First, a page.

In the first part of the research the effect of storage in water was studied
on polyethylene samples extruded 1, 3 and 6 times, compression molded to
plates then stored in closed glass containers in distilled water at 80 C for 1
year. The results proved unambiguously that most chemical reactions are re-
lated to each other and only one or two reactions dominate all changes in struc-
ture and properties, though several reactions are proposed in the literature.
Carbonyl groups play an important role in the processes taking place during
the soaking of the polymer. The chemical changes determine all properties
including molecular mass, crystalline structure, rheological and mechanical
properties.
The efficiency and the reaction mechanism of three phosphorous anti-
oxidants (phosphite, phosphonite and phosphine) were studied under the
processing conditions of polyethylene by multiple extrusions without and in
Ph.D. Thesis


6
the presence of a phenolic antioxidant. We developed FT-IR spectroscopic
procedures to determine the amount of the non-reacted and oxidized phospho-
rus molecules in polyethylene without using extraction.
We compared the processing stabilizing efficiency of additive packages
containing 700 ppm of phosphorous stabilizer and 700 ppm phenolic antioxi-
dant. The results revealed that the chemical structure of the phosphorous anti-
oxidant influences significantly the melt stabilizing efficiency of the additive
package during the processing of polyethylene, though the reaction mechanism
of various phosphorous stabiliz-
ers is considered similar in the
literature. The alkyl-aryl phos-
phine investigated has the best
melt stabilizing efficiency by
preventing the recombination of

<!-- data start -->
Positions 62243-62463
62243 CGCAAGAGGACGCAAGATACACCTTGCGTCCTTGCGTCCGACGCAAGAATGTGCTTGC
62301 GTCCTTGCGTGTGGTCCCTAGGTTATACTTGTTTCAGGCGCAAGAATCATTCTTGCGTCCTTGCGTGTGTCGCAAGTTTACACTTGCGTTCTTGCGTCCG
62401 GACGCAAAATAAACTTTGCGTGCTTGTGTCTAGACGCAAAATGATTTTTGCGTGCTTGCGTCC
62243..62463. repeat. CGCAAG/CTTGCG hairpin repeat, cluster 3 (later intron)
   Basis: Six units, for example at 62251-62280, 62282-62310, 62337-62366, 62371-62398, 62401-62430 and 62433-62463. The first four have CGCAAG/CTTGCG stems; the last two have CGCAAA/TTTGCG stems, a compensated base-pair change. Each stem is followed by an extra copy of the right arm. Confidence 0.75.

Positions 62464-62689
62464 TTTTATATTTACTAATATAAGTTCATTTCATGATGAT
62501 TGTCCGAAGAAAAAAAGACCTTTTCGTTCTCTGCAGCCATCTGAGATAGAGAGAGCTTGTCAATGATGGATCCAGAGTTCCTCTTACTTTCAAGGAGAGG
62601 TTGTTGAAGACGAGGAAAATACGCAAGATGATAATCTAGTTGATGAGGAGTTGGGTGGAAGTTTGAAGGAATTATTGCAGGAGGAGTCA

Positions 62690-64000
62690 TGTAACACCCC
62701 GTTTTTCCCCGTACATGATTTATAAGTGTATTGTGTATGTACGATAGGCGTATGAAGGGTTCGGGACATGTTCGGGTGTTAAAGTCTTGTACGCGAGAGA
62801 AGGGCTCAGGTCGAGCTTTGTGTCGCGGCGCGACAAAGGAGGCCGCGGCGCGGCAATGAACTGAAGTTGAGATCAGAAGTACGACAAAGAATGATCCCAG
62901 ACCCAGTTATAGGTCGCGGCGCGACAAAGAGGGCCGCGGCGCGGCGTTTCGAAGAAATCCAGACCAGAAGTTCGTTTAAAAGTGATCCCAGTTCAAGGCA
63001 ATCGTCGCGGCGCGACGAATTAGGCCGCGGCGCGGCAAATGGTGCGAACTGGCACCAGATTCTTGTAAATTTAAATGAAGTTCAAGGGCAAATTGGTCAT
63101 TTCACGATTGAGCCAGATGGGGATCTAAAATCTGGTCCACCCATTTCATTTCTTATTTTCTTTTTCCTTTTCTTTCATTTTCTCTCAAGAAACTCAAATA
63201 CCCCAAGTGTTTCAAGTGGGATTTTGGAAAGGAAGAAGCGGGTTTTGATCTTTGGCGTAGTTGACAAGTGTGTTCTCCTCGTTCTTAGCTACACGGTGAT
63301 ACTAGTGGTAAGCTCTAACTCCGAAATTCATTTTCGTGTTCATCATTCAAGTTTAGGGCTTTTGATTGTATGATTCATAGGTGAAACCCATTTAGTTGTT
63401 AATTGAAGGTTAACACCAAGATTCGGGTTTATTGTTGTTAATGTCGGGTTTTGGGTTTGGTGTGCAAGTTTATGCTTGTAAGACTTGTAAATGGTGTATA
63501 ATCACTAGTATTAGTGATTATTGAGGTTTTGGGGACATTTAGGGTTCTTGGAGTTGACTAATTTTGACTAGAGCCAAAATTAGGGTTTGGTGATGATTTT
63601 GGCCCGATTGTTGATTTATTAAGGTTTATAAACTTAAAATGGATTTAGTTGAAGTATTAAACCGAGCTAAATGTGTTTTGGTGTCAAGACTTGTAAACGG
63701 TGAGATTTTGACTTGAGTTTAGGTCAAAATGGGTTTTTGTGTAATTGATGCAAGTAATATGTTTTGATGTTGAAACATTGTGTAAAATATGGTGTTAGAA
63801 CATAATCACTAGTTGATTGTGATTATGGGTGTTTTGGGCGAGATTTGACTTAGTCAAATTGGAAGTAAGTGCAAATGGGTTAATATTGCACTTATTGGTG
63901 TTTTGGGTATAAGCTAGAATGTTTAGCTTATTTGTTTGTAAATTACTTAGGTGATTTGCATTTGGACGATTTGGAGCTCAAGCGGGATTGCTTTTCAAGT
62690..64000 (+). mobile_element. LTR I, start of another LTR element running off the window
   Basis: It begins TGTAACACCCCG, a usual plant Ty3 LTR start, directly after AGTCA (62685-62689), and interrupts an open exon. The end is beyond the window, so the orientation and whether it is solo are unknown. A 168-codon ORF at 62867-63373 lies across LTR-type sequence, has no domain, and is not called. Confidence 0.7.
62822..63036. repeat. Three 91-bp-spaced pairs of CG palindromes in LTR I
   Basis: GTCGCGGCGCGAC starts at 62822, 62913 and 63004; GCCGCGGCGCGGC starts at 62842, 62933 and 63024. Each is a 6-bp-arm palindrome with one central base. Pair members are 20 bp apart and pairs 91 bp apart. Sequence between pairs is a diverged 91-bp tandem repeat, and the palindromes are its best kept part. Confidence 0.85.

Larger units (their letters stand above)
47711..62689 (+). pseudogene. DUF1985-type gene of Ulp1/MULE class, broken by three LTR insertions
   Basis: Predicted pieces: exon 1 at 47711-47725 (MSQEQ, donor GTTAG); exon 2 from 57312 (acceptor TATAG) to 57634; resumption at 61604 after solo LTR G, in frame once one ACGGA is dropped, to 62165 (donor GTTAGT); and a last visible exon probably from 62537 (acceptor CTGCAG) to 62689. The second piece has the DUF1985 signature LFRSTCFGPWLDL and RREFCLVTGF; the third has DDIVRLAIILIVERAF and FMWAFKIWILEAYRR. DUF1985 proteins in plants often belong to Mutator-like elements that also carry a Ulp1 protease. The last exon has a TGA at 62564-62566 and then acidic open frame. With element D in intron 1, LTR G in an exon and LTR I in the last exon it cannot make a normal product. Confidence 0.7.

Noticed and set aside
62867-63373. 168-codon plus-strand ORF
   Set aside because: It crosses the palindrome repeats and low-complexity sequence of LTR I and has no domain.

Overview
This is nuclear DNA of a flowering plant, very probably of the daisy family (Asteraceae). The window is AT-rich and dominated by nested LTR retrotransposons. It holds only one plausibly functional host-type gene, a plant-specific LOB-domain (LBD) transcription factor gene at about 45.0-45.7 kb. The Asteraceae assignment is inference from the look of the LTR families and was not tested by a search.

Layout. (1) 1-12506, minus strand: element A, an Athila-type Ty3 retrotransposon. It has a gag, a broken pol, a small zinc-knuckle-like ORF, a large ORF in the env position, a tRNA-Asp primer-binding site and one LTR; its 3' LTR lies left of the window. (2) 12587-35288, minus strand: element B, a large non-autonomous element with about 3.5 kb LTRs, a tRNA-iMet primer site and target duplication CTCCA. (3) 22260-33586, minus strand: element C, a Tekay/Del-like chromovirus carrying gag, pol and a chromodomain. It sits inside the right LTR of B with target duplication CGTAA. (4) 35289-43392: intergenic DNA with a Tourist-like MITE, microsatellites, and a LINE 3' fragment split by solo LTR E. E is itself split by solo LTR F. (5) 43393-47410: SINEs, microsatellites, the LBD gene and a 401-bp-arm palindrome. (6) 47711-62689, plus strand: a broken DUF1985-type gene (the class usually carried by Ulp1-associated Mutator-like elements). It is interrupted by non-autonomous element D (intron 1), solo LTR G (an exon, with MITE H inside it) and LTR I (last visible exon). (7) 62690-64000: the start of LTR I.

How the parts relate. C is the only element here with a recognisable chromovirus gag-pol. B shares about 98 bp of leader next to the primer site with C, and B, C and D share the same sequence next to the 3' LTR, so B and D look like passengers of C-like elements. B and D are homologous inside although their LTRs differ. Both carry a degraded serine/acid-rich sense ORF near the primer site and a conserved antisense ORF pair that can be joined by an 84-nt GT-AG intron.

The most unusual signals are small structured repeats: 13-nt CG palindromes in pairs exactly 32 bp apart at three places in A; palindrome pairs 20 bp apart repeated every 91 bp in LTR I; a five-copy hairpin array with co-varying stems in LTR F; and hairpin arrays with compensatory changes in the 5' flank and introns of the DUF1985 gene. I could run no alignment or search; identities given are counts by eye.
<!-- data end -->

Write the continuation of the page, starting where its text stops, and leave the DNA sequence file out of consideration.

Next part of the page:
macroradicals. It is well reflect-
ed in the changes of the rheolog-
ical properties in the course of
multiple extrusions (Fig. 1). On
the other hand, in oxygen at-
mosphere, where the formation
of oxygen-containing groups
dominates, the three different
phosphorous antioxidants have similar efficiency yielding OIT values which
depend only on the concentration of the efficient P(III) molecule and are inde-
pendent from its type. The phosphonite studied protects the most efficiently
the polymer from discoloration, which may be explained by the interaction of
the additives and/or their transformation products.
We investigated the role of phenolic and phosphorous antioxidants in
0 1 2 3 4 5 6
0.4
0.5
0.6
0.7
0.8
0.9


M
F
I

(
g
/
1
0
m
i
n
)
Number of extrusions
Figure 1 Changes in the melt flow index of
polyethylene stabilized with 700 ppm
phenolic and 700 ppm phosphorous stabi-
lisers ( phosphonite, phosphite,
phosphine) as a function of multiple extru-
sions.
7 Ph.D. Thesis



the melt stabilization of polyethylene by studying the characteristics of polye-
thylene processed by multiple extrusions in the absence of any additive, with a
phenolic and one of three different phosphorous antioxidants, respectively,
used as a single stabilizer, as
well as with phenol-
ic/phosphorous antioxidant
packages. The results proved
that the chemical reactions
occurring in the first extru-
sion play a determining role
in the further reactions of